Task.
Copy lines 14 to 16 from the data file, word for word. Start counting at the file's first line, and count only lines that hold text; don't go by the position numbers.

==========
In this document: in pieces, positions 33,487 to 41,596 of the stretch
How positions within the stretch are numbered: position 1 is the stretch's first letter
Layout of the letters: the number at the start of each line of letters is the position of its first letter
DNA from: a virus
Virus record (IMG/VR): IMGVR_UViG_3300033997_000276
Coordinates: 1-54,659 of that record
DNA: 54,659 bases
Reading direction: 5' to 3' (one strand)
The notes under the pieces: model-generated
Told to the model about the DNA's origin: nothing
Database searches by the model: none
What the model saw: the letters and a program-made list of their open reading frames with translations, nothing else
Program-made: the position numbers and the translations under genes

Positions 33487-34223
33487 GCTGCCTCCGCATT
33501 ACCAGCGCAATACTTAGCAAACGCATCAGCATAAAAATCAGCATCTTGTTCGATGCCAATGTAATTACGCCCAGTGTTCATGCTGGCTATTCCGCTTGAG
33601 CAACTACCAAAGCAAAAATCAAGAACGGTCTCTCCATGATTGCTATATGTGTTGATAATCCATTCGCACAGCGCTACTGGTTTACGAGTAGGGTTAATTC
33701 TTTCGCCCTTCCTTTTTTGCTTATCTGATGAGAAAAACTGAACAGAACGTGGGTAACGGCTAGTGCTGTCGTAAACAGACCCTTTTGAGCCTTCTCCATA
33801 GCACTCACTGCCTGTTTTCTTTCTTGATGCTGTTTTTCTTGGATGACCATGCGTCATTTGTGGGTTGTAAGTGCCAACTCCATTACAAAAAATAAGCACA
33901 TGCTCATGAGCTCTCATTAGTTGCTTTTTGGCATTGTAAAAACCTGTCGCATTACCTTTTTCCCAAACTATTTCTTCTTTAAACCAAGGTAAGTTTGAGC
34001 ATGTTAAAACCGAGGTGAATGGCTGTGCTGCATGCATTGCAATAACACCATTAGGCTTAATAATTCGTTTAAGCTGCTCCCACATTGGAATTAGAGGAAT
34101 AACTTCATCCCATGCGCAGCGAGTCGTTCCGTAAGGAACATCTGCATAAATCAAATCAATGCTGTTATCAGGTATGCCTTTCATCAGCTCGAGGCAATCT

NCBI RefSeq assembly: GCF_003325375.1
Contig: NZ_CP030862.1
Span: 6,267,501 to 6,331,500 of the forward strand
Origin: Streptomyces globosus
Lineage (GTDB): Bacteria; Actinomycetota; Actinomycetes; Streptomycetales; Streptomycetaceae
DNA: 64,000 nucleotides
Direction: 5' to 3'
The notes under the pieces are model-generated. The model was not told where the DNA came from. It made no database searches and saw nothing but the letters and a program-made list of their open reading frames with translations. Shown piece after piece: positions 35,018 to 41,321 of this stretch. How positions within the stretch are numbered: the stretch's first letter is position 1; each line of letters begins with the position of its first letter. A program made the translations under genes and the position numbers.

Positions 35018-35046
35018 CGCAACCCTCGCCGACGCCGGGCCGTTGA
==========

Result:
Positions 33487-34223
33487 GCTGCCTCCGCATT
33501 ACCAGCGCAATACTTAGCAAACGCATCAGCATAAAAATCAGCATCTTGTTCGATGCCAATGTAATTACGCCCAGTGTTCATGCTGGCTATTCCGCTTGAG